Ohio State Practice Report: Buckeyes Complete 4th Day Of Spring Camp
Ahead of Saturday’s practice with student appreciation day set to open its doors at 11 a.m., OSU followed day three Tuesday as several notable visitors — on the recruiting trail and from the professional ranks — took in drills and stuck around afterward.
Among the prospects on hand, a pair of in-state recruits highlighted the short list of visitors — Pickerington North 2021 defensive end commitment Jack Sawyer and Dublin Coffman 2020 four-star all-purpose back target Michael Drennen. Sawyer (6-5, 219) committed Feb. 3 to head coach Ryan Day and defensive line coach Larry Johnson, while Drennen (5-11, 195) has been on running backs coach Tony Alford’s radar increasingly since the summer as an H-back recruit. Both prospects spent time with their respective position coaches recruiting them, Johnson and Alford, once practiced finished.
Beyond the Buckeyes’ current roster and potential future players, now-former running back Mike Weber worked out individually with two of the Chicago Bears’ top figureheads. Catching passes out of the backfield from OSU graduate assistant Chandler Whitmer, Chicago head coach Matt Nagy and Bears general manager Ryan Pace watched closely as Weber (5-9, 5/8, 211) ran routes and tracked balls. Weber, who clocked an official time of 4.47 seconds in the 40-yard dash March 1 during the NFL scouting combine at Lucas Oil Stadium in Indianapolis, has turned heads in the draft process.
“I just proved (at pro day) I can run, I can run routes, catch the ball,” Weber said. “Ohio State is kind of limited distributing the ball (while splitting carries), couldn’t really get going. Just having all these great receivers with a great quarterback, you don’t even need to throw the ball to your running back. So I feel like I showed teams I can maybe do both of those.”
Weber’s former position coach, Alford, met with the media after practice. So did linebackers coach Al Washington. Select players from each group joined Alford and Washington among those available for interviews.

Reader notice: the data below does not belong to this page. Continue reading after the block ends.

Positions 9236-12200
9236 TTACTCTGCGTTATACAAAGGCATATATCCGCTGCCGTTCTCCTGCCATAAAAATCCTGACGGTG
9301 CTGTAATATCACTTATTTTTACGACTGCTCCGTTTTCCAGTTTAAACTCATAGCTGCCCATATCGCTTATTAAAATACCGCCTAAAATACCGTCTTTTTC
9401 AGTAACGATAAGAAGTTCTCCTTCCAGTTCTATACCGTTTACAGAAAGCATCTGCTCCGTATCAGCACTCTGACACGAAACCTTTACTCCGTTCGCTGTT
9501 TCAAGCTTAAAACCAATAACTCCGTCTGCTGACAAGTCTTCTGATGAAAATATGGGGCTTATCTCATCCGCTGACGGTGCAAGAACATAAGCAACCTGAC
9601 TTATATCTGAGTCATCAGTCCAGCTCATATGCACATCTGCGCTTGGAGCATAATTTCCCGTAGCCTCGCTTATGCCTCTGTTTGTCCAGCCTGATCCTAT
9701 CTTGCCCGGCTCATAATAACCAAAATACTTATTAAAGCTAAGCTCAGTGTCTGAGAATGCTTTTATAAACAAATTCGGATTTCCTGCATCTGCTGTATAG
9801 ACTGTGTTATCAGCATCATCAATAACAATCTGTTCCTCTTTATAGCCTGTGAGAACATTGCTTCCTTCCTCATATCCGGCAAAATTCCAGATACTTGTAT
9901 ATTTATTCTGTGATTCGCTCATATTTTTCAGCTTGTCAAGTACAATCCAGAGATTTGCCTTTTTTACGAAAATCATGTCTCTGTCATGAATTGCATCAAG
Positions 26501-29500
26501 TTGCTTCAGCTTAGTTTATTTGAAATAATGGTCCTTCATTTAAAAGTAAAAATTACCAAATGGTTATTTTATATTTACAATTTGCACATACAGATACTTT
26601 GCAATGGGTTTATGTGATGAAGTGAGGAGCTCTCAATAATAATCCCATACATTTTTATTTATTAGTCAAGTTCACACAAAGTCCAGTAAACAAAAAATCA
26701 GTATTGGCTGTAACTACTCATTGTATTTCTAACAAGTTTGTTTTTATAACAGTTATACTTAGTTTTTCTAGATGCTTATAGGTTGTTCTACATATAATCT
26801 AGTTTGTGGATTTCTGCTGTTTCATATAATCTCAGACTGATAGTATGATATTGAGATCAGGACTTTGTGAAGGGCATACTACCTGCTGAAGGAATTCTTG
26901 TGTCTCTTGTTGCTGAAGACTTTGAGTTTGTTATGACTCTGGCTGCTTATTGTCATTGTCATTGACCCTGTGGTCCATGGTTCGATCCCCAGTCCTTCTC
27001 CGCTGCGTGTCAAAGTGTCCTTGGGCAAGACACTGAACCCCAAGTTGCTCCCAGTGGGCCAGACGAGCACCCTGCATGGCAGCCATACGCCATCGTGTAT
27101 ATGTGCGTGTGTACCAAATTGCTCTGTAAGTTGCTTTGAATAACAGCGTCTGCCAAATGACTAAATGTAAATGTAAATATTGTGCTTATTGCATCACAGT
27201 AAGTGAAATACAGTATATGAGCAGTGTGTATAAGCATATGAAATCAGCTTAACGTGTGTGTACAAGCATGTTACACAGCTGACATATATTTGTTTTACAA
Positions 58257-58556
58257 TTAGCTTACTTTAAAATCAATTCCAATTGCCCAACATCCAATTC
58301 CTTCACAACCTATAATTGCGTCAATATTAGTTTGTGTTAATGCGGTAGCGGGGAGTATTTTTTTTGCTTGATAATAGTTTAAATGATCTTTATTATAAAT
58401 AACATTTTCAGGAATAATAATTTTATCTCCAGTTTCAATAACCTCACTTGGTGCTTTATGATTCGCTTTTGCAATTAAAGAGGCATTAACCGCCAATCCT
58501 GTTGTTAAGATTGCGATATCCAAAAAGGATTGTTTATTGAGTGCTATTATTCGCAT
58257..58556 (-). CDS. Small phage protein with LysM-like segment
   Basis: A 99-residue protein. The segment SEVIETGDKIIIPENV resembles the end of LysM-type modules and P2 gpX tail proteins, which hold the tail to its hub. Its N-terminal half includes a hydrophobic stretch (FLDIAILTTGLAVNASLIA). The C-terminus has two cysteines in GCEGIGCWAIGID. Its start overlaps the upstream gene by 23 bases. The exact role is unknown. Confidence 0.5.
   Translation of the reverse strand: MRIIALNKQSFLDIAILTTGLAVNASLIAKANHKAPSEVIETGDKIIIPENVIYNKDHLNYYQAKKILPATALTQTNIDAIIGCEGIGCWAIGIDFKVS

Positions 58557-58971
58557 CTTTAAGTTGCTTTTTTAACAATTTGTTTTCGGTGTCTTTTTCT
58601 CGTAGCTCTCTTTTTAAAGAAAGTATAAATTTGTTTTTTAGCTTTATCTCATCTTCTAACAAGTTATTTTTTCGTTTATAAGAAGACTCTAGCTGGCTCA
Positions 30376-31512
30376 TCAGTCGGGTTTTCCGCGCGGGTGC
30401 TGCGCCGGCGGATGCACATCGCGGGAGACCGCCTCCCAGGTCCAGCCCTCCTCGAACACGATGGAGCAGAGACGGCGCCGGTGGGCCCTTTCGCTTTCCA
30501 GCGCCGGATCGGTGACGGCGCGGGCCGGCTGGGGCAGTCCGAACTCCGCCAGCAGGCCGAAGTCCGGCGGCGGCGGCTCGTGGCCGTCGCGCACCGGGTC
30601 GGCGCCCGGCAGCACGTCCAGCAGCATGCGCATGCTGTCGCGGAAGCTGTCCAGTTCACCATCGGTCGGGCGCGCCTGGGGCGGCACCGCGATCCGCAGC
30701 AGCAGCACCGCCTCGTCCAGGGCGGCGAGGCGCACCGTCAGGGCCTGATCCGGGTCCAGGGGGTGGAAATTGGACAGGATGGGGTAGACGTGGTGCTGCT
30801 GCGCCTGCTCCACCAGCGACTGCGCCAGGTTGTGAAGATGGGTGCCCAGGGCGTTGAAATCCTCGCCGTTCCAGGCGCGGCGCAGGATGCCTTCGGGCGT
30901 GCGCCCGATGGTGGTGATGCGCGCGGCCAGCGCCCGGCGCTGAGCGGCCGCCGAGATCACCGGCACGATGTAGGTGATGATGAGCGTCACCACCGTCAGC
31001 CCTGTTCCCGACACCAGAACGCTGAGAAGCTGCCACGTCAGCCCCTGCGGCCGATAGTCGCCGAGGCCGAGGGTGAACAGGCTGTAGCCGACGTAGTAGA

While the running backs room adapts to life without Weber, J.K. Dobbins (5-10 217) leads the pack as the incumbent starter. Although the junior looks to become Ohio State’s workhorse with more carries in 2019, spring camp’s first couple of weeks offer opportunities for others to enter the equation. Junior Demario McCall (5-9, 195), redshirt freshman Master Teague (5-11, 220) and freshman Marcus Crowley (6-1, 205) are all in Alford’s mix.
“It was high energy today, so it’s good to see,” Alford said. “It’s kind of still a lot of toughness. We’ve got some really skilled players. We’ve got to show still some more toughness, in my opinion, but it’s good. Guys were flying around today. It’s a good morning.
“Definitely my group, trying to finish some runs and just playing with an attitude and more to them. Demario’s played some, but J.K.’s really the only one who’s played extensive. So you’ve got a lot of young guys who haven’t done a lot, as far as playing goes, so these are valuable reps for them.”
Fewer units have come under more scrutiny from fans over the past year than the linebackers, where an overhaul is underway with Washington’s replacement of two-year position coach Bill Davis, whom the Arizona Cardinals hired Jan. 11 as linebackers coach. While the Buckeyes return all three starters — junior Tuf Borland (6-1, 232) in the middle with senior Malik Harrison (6-3, 245) and junior Pete Werner (6-3, 239) on the outside — the competition extends to the sophomores with Teradja Mitchell (6-2, 242) in the middle with Dallas Gant (6-3, 232) and K’Vaughan Pope (6-1, 321) on the outside. Junior Baron Browning (6-3, 248) and senior Justin Hilliard (6-1, 235) round out the competitors.
“Just a high-character group,” Washington, whom Day hired Jan. 8 from Michigan, said of OSU’s linebackers. “Very talented, athletic, tough. A lot of room for just development, but what I mean by that is just learning the defense. But they’re a great group (with) great leadership. Really impressed with that.
“Competition, it’s kind of like next-man-up right now. We have so many guys that we roll them and try to put people in spots, but they’ve been competing. I’ve been pleased with that part of it. Everybody’s been learning everything, which is great, which helps you in terms of trying to put people in positions to play. So it’s been competitive, but guys are working.”